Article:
National Decision-Makers:
A fundamental objective of this project is to quantify and value the natural capital and ecosystem services impacts of different energy pathways. Moreover, based on that knowledge, the project will develop decision-support tools that provide a whole-system assessment of different energy futures. Accordingly, the project's outputs will have direct importance to numerous decision-making agencies including the Department of Energy and Climate Change (DECC), the Department of Environment Food and Rural Affairs (Defra) and the Committee on Climate Change (CCC). Each of those agencies has immediate needs for tools that will allow them to assess and compare different possible energy pathways across both the energy and environment spheres. The project will also provide inputs for agencies involved in national policy making regarding natural capital, particularly the on-going development of natural capital accounts being pursued by the National Capital Committee (NCC), Office of National Statistics (ONS) and HM Treasury (HMT). The research team have long track-records of collaboration with each of these organisations ensuring the project's findings will have a pathway for direct dissemination to the relevant decision-making bodies.

Regional Decision-Makers:
In addition, the project will undertake a number of case studies whose regional focus will provide valuable input to local decision-makers. For instance, research on public attitudes to potential marine energy developments in the Bristol Channel-Severn Estuary (WP5.6) will be of interest to Local Enterprise Partnerships given the economic importance of tourism in the region. Similarly, the work on implications of changes in energy consumption in north-eastern Scotland will be of relevance to unitary authorities within the region with respect to strategic planning and decisions regarding future infrastructure investments.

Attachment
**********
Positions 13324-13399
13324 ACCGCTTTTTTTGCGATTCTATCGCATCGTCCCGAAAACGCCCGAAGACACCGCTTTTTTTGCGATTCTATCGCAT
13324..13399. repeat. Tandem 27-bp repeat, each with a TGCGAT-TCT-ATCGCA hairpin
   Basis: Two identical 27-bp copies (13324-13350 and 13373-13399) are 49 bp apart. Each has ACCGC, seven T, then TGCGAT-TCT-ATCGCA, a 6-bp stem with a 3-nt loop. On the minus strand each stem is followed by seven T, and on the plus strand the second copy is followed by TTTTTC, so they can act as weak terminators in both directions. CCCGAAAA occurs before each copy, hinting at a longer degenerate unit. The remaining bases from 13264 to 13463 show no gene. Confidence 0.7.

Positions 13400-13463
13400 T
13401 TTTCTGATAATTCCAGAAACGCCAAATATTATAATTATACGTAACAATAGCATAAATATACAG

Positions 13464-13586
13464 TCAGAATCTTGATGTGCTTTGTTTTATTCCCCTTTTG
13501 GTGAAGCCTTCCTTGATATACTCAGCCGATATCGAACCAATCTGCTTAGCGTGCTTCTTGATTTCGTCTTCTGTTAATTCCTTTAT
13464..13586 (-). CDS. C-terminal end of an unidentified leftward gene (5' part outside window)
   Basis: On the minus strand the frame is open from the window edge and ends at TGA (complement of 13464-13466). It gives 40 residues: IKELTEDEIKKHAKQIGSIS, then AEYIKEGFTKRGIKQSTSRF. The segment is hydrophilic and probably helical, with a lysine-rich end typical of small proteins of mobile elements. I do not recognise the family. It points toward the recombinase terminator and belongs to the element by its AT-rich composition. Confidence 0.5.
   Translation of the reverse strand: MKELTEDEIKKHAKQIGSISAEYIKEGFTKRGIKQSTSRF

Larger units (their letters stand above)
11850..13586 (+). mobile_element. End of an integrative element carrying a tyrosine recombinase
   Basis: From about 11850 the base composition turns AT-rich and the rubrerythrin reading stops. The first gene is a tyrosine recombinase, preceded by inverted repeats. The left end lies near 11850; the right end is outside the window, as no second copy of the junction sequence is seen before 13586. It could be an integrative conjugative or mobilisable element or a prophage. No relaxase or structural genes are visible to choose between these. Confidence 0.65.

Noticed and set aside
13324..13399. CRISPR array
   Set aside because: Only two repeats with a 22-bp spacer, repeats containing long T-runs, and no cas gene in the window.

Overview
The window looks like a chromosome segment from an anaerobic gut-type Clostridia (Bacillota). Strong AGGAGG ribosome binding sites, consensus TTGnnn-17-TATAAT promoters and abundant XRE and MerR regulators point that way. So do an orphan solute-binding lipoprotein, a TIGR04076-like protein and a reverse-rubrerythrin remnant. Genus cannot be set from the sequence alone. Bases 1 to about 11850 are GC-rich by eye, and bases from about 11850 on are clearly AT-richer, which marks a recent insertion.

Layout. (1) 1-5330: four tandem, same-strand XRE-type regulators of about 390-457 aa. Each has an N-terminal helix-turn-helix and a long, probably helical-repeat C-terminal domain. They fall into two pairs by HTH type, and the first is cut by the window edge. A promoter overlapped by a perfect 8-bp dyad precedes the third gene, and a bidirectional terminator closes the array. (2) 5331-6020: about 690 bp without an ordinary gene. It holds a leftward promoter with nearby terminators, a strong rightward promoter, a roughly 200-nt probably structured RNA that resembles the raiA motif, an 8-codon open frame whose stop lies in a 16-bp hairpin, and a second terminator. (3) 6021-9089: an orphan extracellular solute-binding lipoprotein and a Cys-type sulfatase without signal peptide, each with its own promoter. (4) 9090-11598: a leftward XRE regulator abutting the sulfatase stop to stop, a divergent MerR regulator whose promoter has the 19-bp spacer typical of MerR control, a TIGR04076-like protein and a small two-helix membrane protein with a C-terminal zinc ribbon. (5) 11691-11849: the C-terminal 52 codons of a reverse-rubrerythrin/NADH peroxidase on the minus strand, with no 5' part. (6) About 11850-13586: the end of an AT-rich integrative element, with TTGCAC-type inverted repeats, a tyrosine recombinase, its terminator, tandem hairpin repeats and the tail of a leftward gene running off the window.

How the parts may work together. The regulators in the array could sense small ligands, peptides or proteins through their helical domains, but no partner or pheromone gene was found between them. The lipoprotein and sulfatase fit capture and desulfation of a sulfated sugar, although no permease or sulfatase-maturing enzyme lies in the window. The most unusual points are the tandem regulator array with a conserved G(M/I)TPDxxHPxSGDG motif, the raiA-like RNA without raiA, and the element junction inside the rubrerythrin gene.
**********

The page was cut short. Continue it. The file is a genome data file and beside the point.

Private Sector:
Outputs of the project will also be of direct relevance to a number of businesses and organisations in the private sector. The strategic planning of energy companies will be particularly enhanced by better understanding of potential environmental impacts from their operations and how natural capital considerations might constrain these in the future. Similarly, the water supply industry has an obvious interest in the implications of future energy pathways for water resources and how these could influence future investments in abstraction, treatment and distribution infrastructure. The agricultural sector also stand to benefit from project's outputs. In particular, the project will provide insights into possible future demands for bioenergy and spatial variations in the availability of water for irrigation purposes. In addition, the project will provide information directly relevant to businesses in the energy, water and food sectors with interests in developing corporate natural capital accounts.

Public and Wider Society:
The final group to be impacted by the project will be society more generally. The project's outputs will help ensure that the public's valuation of important natural assets such as green spaces used for recreation and landscapes enjoyed for their visual amenity are meaningfully represented in decisions concerning future energy pathways. These insights will also be relevant to the work of many environmental NGOs such as the Royal Society for the Protection of Birds and county wildlife trusts.

Studentship Projects

Project Reference Relationship Related To Start End Student Name
NE/M019705/1 29/06/2015 31/01/2021
1794287 Studentship NE/M019705/1 30/09/2016 31/01/2021 Philippa Roddis
Description We found from analysis of the Renewable Energy Database that the partial effect of deprevation at LSOA scale has opposite sign for chances of approval of solar vs onshore wind. We will look deeper into why that may be the case via detailed case studies.
An analysis of the Public Attitute Tracker suggests growing chasm between fracking/nuclear (losing support, not supported by younger people) and all renewable technologies.
We also found in Kent large solar farm project that most people are concerned with biodiversity impacts
Exploitation Route Too early to say
Sectors Energy